bring (someone or oneself) to (do something)

(redirected from bring herself to)

bring (someone or oneself) to (do something)

1. To cause or inspire someone to take a particular action. A desire to help my community brought me to volunteer at the local soup kitchen. Your mother and I just cannot fathom what would bring you to disrespect us like that.
2. To muster the courage or resolve to do something, typically something unpleasant or frightening. In this usage, a reflexive pronoun is used after "bring." I'm sorry, I just can't bring myself to eat snails.
See also: bring
Farlex Dictionary of Idioms. © 2015 Farlex, Inc, all rights reserved.

bring someone to

to help someone return to consciousness. We worked to bring him to before he went into shock. He was finally brought to by the smelling salts.
See also: bring

bring someone to do something

to cause someone to do something; to encourage someone to do something. What brought you to do this? I was brought to do this by a guilty conscience.
See also: bring
McGraw-Hill Dictionary of American Idioms and Phrasal Verbs. © 2002 by The McGraw-Hill Companies, Inc.

bring to

1. Restore to consciousness, as in I'll see if these smelling salts will bring her to. Also see bring around, def. 2.
2. Cause a vessel to stop by heading into the wind or some other means. For example, As they neared the anchorage, they brought the boat to. This usage was first recorded in 1753.
See also: bring
The American Heritage® Dictionary of Idioms by Christine Ammer. Copyright © 2003, 1997 by The Christine Ammer 1992 Trust. Published by Houghton Mifflin Harcourt Publishing Company. All rights reserved.

bring to

v.
1. To cause a ship to turn toward the wind or come to a stop: Some lines were dragging overboard, so we brought the ship to and hauled them in again.
2. To cause someone to recover consciousness: I fainted, but the smelling salts brought me to right away.
See also: bring
The American Heritage® Dictionary of Phrasal Verbs. Copyright © 2005 by Houghton Mifflin Harcourt Publishing Company. Published by Houghton Mifflin Harcourt Publishing Company. All rights reserved.
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References in classic literature ?
Bennet, who had calculated on her daughters remaining at Netherfield till the following Tuesday, which would exactly finish Jane's week, could not bring herself to receive them with pleasure before.
"A woman of seven and twenty," said Marianne, after pausing a moment, "can never hope to feel or inspire affection again, and if her home be uncomfortable, or her fortune small, I can suppose that she might bring herself to submit to the offices of a nurse, for the sake of the provision and security of a wife.
Sonya burst into hysterical tears and replied through her sobs that she would do anything and was prepared for anything, but gave no actual promise and could not bring herself to decide to do what was demanded of her.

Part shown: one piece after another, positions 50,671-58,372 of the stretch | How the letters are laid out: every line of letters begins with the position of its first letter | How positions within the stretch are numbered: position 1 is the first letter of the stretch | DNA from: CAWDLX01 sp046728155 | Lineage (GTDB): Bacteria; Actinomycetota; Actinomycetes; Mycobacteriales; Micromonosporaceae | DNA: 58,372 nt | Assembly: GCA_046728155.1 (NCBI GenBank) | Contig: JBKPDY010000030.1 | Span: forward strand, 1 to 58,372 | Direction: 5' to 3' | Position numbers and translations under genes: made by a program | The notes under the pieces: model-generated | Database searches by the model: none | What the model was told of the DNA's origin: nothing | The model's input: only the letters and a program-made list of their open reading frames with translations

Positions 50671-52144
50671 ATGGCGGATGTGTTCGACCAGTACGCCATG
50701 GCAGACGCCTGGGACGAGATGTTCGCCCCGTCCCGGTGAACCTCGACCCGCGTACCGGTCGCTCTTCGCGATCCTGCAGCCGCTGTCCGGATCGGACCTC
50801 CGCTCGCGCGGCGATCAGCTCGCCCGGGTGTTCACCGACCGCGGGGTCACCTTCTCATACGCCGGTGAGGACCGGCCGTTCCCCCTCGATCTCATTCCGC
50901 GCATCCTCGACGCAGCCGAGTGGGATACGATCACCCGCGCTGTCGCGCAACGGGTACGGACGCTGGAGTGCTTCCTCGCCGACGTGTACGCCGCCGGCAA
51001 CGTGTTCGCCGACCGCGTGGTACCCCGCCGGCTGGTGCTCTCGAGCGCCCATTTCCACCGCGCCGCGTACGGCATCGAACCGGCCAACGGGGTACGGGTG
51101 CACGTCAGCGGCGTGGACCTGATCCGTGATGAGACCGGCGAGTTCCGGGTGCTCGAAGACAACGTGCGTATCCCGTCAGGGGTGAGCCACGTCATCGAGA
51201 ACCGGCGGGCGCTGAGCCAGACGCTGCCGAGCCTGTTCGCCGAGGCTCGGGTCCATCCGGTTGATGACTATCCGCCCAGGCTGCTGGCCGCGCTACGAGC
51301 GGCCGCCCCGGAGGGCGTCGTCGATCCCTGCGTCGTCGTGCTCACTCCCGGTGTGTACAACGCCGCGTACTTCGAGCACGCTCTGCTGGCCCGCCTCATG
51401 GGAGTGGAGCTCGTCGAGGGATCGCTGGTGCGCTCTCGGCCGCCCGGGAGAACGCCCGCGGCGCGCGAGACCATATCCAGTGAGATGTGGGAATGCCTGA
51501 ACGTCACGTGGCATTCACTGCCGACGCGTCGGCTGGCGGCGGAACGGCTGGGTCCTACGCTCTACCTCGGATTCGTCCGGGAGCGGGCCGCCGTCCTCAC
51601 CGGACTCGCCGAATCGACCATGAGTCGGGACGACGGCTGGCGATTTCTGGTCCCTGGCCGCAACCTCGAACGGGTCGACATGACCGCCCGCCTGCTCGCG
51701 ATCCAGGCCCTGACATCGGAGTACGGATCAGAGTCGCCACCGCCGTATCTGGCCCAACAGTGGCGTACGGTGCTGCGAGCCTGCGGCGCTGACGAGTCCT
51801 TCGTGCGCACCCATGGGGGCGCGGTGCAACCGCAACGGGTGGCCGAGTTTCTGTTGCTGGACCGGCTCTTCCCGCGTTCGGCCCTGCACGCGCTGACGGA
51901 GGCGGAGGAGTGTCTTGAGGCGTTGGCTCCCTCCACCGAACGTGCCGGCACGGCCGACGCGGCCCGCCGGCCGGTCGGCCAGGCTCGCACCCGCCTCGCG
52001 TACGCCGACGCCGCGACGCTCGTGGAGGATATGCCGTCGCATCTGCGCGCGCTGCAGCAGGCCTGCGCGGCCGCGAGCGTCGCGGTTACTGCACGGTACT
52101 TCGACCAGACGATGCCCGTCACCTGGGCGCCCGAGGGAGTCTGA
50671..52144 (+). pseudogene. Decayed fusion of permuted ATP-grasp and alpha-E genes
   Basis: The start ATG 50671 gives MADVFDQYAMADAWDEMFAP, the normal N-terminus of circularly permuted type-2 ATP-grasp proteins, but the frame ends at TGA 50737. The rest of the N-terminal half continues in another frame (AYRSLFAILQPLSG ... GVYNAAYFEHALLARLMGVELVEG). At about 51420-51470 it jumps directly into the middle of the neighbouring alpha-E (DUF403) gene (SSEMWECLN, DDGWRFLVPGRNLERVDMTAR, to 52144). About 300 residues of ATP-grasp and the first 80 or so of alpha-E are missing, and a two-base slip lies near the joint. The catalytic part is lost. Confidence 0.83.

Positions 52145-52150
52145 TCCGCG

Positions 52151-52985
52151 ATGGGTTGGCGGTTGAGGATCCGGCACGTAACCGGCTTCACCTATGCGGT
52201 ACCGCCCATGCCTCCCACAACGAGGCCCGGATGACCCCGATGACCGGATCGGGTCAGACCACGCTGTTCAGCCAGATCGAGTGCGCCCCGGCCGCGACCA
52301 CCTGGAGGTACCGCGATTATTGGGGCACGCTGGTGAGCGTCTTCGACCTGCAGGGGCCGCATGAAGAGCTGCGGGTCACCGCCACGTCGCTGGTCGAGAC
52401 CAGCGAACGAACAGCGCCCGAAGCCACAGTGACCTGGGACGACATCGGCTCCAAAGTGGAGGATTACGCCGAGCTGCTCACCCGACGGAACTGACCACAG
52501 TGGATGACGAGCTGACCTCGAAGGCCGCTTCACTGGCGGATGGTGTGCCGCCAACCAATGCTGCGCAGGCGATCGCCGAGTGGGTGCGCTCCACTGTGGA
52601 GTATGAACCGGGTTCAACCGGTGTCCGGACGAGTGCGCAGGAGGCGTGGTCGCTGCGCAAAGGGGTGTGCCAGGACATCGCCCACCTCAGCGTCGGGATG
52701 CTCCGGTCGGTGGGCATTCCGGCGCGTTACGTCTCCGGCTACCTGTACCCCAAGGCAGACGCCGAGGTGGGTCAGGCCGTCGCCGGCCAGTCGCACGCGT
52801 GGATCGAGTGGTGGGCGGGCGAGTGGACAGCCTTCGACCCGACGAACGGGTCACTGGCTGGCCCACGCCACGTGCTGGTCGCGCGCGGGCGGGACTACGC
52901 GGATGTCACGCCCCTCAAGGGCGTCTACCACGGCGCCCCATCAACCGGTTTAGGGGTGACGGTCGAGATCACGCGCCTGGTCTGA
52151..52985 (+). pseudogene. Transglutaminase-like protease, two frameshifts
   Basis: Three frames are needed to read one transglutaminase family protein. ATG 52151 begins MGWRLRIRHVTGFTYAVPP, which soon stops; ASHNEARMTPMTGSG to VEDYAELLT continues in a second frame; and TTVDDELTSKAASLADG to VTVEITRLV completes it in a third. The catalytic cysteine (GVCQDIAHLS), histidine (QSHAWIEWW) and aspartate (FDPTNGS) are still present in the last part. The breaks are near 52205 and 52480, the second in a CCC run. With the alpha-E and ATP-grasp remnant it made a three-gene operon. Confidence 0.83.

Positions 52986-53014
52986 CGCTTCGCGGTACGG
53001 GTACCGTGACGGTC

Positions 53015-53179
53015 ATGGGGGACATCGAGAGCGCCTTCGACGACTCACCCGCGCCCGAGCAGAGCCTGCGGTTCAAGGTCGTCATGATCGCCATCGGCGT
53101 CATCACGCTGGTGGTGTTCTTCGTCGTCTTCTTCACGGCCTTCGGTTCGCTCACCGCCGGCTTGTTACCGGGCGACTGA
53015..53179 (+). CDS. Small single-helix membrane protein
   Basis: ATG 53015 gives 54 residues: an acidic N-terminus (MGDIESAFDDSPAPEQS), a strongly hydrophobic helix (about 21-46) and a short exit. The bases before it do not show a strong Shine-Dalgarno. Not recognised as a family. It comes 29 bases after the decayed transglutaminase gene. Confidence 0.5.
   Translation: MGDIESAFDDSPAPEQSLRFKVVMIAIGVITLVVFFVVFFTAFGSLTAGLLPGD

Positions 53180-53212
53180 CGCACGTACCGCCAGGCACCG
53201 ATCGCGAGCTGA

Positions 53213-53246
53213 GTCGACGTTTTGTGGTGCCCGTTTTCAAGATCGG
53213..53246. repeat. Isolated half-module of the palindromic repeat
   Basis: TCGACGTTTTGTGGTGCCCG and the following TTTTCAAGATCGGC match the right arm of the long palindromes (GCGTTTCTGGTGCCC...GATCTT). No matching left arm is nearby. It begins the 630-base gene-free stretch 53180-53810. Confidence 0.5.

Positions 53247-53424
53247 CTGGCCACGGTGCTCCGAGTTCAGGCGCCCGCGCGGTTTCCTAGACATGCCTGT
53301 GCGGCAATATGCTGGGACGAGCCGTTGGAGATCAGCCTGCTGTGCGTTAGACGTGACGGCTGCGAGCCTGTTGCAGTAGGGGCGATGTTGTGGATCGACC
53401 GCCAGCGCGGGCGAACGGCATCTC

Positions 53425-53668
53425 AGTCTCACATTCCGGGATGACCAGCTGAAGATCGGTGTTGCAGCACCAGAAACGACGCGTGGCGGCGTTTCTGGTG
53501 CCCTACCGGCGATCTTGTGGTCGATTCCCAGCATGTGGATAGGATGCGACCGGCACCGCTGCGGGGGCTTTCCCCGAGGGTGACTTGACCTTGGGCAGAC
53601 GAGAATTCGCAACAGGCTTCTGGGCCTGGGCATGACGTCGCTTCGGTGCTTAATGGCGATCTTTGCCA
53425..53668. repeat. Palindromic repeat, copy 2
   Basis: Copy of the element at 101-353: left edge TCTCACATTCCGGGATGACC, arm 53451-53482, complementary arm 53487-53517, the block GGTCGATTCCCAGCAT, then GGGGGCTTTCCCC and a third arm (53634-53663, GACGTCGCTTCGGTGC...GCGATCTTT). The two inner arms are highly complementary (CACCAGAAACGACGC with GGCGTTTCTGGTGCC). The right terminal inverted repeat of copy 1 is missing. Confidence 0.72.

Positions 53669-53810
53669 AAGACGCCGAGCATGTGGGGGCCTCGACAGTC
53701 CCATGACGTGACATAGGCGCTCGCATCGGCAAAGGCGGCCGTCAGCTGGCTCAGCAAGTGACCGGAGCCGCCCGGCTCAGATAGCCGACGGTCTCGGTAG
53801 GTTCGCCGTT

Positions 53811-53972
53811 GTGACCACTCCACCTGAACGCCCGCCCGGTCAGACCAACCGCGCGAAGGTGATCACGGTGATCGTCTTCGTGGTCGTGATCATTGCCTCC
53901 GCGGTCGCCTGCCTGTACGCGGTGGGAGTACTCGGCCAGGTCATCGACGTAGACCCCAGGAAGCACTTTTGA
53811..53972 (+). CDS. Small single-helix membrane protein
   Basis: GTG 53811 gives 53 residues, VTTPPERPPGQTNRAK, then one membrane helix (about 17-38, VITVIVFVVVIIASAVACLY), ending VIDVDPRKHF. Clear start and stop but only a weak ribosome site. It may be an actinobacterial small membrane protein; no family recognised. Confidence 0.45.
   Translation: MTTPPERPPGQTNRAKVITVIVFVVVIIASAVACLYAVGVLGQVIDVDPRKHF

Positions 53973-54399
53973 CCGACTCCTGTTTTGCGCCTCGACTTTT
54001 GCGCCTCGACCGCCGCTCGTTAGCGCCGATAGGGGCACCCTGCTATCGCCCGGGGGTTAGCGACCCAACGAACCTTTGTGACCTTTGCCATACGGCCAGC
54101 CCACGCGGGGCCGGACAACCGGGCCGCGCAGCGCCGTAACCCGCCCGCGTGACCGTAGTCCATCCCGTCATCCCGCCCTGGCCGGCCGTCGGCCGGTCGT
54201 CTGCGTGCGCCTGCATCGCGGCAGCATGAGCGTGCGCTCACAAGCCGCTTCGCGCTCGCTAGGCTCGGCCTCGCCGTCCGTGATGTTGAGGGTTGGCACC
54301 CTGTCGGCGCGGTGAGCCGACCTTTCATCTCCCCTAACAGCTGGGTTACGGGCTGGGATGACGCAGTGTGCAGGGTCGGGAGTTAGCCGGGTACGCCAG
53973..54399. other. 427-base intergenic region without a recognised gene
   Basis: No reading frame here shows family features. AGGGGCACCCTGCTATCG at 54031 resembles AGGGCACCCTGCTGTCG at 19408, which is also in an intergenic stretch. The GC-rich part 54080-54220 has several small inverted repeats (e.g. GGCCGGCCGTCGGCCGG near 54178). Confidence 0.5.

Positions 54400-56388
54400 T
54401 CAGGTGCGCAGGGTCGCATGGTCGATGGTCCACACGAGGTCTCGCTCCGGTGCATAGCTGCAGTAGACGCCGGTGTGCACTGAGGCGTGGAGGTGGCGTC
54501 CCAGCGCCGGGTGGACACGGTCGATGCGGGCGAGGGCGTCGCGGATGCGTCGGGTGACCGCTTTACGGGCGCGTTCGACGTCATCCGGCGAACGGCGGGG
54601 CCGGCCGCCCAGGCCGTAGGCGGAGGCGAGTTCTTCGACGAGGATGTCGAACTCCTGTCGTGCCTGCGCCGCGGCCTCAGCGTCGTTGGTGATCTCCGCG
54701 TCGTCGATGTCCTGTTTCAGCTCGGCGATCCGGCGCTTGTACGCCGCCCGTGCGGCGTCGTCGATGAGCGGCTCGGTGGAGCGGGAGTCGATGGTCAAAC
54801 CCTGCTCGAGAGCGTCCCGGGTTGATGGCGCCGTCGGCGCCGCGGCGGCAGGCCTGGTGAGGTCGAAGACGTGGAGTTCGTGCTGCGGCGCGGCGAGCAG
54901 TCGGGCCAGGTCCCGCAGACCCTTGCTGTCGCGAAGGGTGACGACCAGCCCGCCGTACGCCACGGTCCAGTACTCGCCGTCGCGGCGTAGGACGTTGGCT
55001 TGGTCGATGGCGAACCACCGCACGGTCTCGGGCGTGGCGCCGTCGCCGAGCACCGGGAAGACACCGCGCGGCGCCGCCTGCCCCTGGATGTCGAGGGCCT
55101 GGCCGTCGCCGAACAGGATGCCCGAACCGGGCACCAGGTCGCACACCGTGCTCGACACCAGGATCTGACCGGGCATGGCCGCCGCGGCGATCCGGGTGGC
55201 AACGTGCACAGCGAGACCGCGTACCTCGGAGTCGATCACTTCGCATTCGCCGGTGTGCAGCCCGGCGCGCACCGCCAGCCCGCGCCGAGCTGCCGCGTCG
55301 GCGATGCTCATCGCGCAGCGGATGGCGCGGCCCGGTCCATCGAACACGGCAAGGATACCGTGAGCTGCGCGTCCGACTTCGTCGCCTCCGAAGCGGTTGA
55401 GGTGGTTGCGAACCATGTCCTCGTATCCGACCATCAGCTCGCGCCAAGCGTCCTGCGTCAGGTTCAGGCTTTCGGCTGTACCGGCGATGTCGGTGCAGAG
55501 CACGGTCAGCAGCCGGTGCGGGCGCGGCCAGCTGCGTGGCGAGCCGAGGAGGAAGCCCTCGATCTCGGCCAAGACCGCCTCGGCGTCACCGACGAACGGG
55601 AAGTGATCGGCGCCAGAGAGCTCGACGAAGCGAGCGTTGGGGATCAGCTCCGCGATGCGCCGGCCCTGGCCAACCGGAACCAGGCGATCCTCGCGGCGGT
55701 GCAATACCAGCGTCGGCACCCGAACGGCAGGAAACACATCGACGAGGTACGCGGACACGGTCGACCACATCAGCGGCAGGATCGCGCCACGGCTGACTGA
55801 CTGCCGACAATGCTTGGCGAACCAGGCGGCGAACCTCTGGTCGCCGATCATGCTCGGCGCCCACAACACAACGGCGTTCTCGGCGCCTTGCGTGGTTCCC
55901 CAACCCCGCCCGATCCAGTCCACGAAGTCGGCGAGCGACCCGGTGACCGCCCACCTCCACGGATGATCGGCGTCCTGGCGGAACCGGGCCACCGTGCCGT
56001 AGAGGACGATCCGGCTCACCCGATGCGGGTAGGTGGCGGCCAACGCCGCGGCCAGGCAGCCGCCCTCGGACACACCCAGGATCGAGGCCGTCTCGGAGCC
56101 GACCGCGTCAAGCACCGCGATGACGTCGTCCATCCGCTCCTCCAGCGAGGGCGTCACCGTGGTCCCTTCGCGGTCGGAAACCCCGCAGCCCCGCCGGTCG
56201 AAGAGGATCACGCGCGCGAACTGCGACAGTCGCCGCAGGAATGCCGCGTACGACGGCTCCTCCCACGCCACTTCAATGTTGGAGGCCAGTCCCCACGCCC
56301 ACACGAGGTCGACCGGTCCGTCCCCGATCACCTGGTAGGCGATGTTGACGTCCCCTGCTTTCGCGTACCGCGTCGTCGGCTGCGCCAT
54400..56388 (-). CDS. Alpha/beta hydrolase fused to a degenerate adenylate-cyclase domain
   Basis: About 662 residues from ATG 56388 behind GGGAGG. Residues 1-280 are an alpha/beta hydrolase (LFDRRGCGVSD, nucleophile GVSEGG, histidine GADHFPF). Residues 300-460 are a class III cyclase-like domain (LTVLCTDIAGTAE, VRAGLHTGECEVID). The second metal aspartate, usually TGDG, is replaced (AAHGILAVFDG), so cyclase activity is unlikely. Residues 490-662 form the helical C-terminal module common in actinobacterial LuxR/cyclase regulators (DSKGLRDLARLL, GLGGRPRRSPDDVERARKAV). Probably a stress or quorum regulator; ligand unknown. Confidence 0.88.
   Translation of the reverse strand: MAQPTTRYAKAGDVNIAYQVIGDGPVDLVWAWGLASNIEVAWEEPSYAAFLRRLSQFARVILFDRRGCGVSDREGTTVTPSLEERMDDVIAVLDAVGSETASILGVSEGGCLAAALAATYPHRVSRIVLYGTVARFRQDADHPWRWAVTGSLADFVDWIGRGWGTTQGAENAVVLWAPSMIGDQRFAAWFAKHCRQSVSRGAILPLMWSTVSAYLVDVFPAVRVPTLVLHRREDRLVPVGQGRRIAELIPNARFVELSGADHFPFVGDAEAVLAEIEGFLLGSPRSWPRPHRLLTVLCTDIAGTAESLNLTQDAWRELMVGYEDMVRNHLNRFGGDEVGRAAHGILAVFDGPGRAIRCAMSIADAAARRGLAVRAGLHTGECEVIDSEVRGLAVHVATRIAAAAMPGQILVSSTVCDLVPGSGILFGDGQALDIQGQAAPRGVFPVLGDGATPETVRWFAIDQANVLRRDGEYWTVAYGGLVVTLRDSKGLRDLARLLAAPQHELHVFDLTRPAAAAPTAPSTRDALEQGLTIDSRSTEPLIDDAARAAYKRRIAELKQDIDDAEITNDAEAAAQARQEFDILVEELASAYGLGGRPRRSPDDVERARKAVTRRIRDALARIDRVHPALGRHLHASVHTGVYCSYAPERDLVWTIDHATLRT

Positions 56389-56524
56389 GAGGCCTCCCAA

Manson Mingott had long since succeeded in untying her husband's fortune, and had lived in affluence for half a century; but memories of her early straits had made her excessively thrifty, and though, when she bought a dress or a piece of furniture, she took care that it should be of the best, she could not bring herself to spend much on the transient pleasures of the table.
Everybody would approve, she supposed, if she left it to Rose and Frank--her niece and Martin's nephew--but she couldn't quite bring herself to welcome that idea--not yet.
The consequence was that by no effort could the parson's daughter-in-law bring herself to let him know her state.
She was just attempting to do what she had attempted to do ten times already in these last three days--to sort out the children's things and her own, so as to take them to her mother's--and again she could not bring herself to do this; but now again, as each time before, she kept saying to herself, "that things cannot go on like this, that she must take some step" to punish him, put him to shame, avenge on him some little part at least of the suffering he had caused her.
And as Debbie leaves for Scotland, can Charity bring herself to say goodbye?
Mrs May is a true Remainer who could not bring herself to be anything else, with mostly Remainers on her Cabinet including the Chancellor Philip Hammond who is now packing his bags.
And she can never quite bring herself to finish her steamy affair with a womanising colleague.
A sister whose name she can't bring herself to utter, a sister she feels guilty for losing, a sister who still visits her every night.
A source said: "Preliminary work is under way but [she] is so upset she can't bring herself to make a statement yet.
She tells her that she needs to get her case adjourned but can't bring herself to make herself sick - so Abi comes up with a plan that might knock Sally's socks off.
According to her, she was separated from her companion where three officials including one who was a guard took her to a side and assaulted her and she was in shock and could not bring herself to lodge a complaint for four days, while she cried for help the other two officials remained unmoved and also she was threatened to be killed if she told anyone about the incident.
Needing to find PS1000 quickly, she steals the cash from Frank but can't bring herself to hand it over.